Pours down like a waterfall
Seeping into eager cracks
Quenching the eternal thirst
In the Northern Hemisphere, today is the Summer Solstice. I woke up early this morning to salute the sun at its rise on the longest day of the year. But like many days here in the mountains, the Earth was shrouded in damp foggy mist obscuring the sun. I drove in relative darkness to yoga class anyway, knowing with certainty that the mist would burn off in the rising clarity of sunlight.
By this time of the year, the ecstatic frenzy of spring has relaxed into the quiet lethargy of summer. A couple of wild turkey hens have come down from the woods to feast on wild raspberry bushes with a procession of poults in tow. Yesterday, I harvested several pints from the vines, and it seems correct that all the inhabitants of this land enjoy equally in the bounty. The berries are a favorite of the brown thrashers too.
At the birdfeeders, a pair of tufted titmice encourages their newly fledged offspring towards independence, but the baby persists in begging to be fed, even as it sits on the edge of the feeder.
A couple of song sparrows are getting a late start in the juniper tree next to the house. Our cats discovered the nest a few days ago and so have been relegated to the house until further notice, much to their feline dismay. Meanwhile, the summer rains come down in a deluge that threatens to swamp the flimsy little nest, but when the rains past, the parents resume feeding their now-drenched hatchlings as if nothing has happened. The tenacity of nature endures.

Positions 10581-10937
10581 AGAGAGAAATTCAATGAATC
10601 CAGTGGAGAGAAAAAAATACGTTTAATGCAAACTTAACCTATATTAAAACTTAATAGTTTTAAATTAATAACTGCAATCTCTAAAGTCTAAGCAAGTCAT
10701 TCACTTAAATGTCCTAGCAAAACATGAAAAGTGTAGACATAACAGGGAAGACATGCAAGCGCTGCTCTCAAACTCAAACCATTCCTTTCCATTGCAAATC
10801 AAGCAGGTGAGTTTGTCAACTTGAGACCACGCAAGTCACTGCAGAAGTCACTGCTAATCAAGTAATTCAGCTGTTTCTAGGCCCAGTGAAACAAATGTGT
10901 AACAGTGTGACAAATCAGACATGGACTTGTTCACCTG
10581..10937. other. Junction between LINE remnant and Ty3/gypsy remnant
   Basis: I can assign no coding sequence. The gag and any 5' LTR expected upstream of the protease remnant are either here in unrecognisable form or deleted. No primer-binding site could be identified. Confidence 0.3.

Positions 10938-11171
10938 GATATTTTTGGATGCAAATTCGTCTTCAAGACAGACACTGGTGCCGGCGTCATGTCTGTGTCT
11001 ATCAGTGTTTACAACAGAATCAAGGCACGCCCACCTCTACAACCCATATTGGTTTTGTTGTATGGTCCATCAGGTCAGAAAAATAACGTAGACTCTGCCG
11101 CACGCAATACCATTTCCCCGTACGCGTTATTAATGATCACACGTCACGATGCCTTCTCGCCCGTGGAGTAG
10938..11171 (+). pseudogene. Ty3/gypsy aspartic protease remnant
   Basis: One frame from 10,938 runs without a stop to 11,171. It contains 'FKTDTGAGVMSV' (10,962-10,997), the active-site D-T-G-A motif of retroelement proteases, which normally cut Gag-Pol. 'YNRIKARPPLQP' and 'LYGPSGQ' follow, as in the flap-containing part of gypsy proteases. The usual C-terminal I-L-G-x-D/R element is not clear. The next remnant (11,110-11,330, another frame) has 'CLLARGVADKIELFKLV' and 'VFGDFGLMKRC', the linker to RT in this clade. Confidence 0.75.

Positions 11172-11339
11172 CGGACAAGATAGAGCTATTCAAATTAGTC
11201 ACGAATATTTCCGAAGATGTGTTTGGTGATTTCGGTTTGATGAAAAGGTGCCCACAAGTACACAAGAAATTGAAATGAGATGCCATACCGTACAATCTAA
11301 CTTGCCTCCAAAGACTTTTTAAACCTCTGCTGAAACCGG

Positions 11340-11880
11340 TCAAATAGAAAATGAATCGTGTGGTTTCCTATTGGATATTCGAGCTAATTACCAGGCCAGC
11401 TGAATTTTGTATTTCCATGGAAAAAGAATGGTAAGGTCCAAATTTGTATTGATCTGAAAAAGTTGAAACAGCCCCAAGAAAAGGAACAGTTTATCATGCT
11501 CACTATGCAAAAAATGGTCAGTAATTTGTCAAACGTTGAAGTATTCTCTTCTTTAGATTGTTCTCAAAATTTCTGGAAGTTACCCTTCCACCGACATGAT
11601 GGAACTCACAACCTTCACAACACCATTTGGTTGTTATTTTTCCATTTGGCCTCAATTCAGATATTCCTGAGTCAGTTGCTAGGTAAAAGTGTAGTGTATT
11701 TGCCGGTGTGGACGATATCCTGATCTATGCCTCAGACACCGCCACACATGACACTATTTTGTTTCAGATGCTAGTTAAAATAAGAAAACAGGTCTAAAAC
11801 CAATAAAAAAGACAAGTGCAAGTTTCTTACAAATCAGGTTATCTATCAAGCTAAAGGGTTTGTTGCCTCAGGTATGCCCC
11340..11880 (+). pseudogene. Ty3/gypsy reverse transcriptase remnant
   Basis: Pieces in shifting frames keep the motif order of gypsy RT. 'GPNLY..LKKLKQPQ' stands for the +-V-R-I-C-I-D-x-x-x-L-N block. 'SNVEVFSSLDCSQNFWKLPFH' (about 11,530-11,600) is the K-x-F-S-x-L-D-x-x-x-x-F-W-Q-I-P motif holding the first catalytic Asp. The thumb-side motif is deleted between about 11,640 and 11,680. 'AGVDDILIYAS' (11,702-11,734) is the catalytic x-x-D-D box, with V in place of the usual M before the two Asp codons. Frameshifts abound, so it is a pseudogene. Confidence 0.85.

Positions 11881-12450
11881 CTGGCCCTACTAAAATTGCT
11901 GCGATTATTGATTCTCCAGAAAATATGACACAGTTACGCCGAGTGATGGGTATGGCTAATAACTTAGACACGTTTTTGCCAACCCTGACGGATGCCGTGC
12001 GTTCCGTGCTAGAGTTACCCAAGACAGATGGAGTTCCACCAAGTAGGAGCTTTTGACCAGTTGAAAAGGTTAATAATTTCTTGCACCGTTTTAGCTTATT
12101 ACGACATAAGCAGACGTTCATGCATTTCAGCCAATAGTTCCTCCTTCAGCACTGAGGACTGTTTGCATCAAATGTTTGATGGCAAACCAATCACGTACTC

Out in the vegetable patch, my tolerance level for pulling weeds has been breached, just as it is every year around this time, and all hell is breaking loose in a tangle of Queen Anne’s lace, ground ivy, lambs quarter, mullein, daisies, chickweed, ragweed and my personal nemesis, crabgrass. In spite of the competition, the comestibles are bursting out all over the place, and we are enjoying peas, lettuce, spinach, beets, cabbage, carrots, squash, onions, garlic and cauliflower. The tomatoes are just coming on as are the beans, corn, melons and zucchini.
As I sit and type, a gentle breeze blows into my window carrying with it a cacophony of bird song and the myriad, nectar-sweet smells of a sun-baked summer meadow.
The natural and cultivated abundance at this moment is so overwhelming that the sterile dormancy of winter endured only months ago seems like time in another universe. But Summer Solstice reminds us that our current condition is impermanent, as this longest day also marks the beginning of the sun’s denouement. Every day hereafter will become shorter, so we must make proverbial hay while we can.
As I contemplate the meaning of increasing darkness, I struggle against my own prejudices. I want to say Summer Solstice is a celebration of the sun, which it is, but one cannot acknowledge this peak of solar activity without also accepting the coming darkness ahead. I get a lump in my throat, a flutter of anxiety in my belly about what is to come. How do we reconcile the darkness and cold? Our culture has exalted light as divinity itself and condemned darkness as evil incarnate.